Once topics have been covered they will appear here to allow the conversation to continue.
Some people like child themes. I’m not one of them.
Given that responsive design is pretty much a necessity these days, I tried some of the boilerplate themes as starting points, and none of them seemed quite right. Roots was good but over-complicated. I’ve cut it into something that works for me, but I’m convinced there is more that can be done.
And finally, a way to replace the ”Sample Page” that gets pre-populated with a collection of more useful content and pre-selected page templates and menus.
It would be really interesting to hear what other devs use as the ”starting point” and what they feel could be improved.
Spam and ham are a nightmare on any site. WordPress is specifically targeted and high traffic site suffer even more. Akismet is great for comments, but what about registrations, particularly if you are exposing profiles on the front end.
CAPTCHA is pretty much illegible and a massive user barrier.
These are some tools I have used in the past: Akismet, Cloudflare, BuddyPress Humanity, Stop Spammer Registrations, New User Approve.
It would be interesting to hear from others and see if there is the possibility of making something better.
I’m currently in the process of building a WordPress site that will be internationalised for several languages.
I’m already using WordPress’ built in __(); and _e(); functions for anything that isn’t editable in the CMS, I was wondering if there were any other things to look out for, or best practices to follow.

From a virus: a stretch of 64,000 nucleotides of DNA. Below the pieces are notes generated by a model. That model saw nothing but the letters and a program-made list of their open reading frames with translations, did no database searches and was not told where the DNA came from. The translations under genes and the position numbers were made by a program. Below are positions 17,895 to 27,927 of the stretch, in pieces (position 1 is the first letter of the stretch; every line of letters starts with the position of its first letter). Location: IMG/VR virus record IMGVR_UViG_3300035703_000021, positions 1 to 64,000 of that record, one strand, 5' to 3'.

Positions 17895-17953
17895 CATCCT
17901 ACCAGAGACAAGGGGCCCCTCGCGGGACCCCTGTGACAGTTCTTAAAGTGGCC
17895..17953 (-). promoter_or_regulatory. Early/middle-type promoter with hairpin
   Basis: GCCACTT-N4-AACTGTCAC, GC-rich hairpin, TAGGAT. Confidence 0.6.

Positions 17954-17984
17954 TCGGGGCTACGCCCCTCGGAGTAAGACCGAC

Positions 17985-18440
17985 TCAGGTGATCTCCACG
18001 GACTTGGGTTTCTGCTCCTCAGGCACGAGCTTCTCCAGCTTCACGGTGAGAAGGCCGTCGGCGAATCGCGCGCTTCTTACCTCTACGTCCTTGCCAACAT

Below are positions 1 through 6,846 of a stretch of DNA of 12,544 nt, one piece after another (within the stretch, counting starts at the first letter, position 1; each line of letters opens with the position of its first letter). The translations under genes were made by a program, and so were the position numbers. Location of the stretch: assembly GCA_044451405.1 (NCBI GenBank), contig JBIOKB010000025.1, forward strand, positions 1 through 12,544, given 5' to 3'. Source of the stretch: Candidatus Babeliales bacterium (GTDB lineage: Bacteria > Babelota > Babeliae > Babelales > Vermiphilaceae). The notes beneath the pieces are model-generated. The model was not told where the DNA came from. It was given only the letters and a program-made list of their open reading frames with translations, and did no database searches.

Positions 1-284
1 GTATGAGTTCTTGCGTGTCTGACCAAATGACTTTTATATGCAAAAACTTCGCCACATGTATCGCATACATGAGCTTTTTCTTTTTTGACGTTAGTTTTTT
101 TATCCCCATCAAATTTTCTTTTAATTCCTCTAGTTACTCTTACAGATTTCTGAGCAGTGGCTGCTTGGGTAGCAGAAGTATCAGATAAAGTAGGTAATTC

We’ll be using Multisite with domain mapping to serve the various languages to different territories, but are there any other solutions out there that handle i18n better.
Having so many others who had worked on i18n WordPress was great and made me consider a few things I hadn’t considered. Luckily I wasn’t going to far wrong, I had prepared some slides but arrived late so went with the markerboard instead.
Everything I had learnt so far was from the WordPress Codex page which is a great place to start.
Essentially all you have to do is wrap any strings you want to be available for i10n in the WordPress functions:
__('Returns hello world', 'my-namespace'); _e('Echoes hello world', 'my-namespace'); _x('Context', 'Gives a translator some context to the string, to differentiate between a noun or verb for example', 'my-namespace'); _n('Single', 'Plural', 3, 'my-namespace');
You then run your theme or plugin through a tool that generates a
.pot file that in turn can be used by a translator to generate a
.mo file for each language. WordPress offers a tool to do this, but I couldn’t get it working so used an online tool instead.
One thing I hadn’t considered was the slugs of Custom Post Types, but luckily you can use the
slug parameter when you register them.
When I came to actually translating strings I found you need to create a
languages dir in
wp-content that contains an
.mo file of the language you want to use, it doesn’t have to contain anything, but as soon as you put one there WordPress will give you the option to use that language.
Not sure what to call this but I want to share a problem I have when building most WordPress sites for my clients: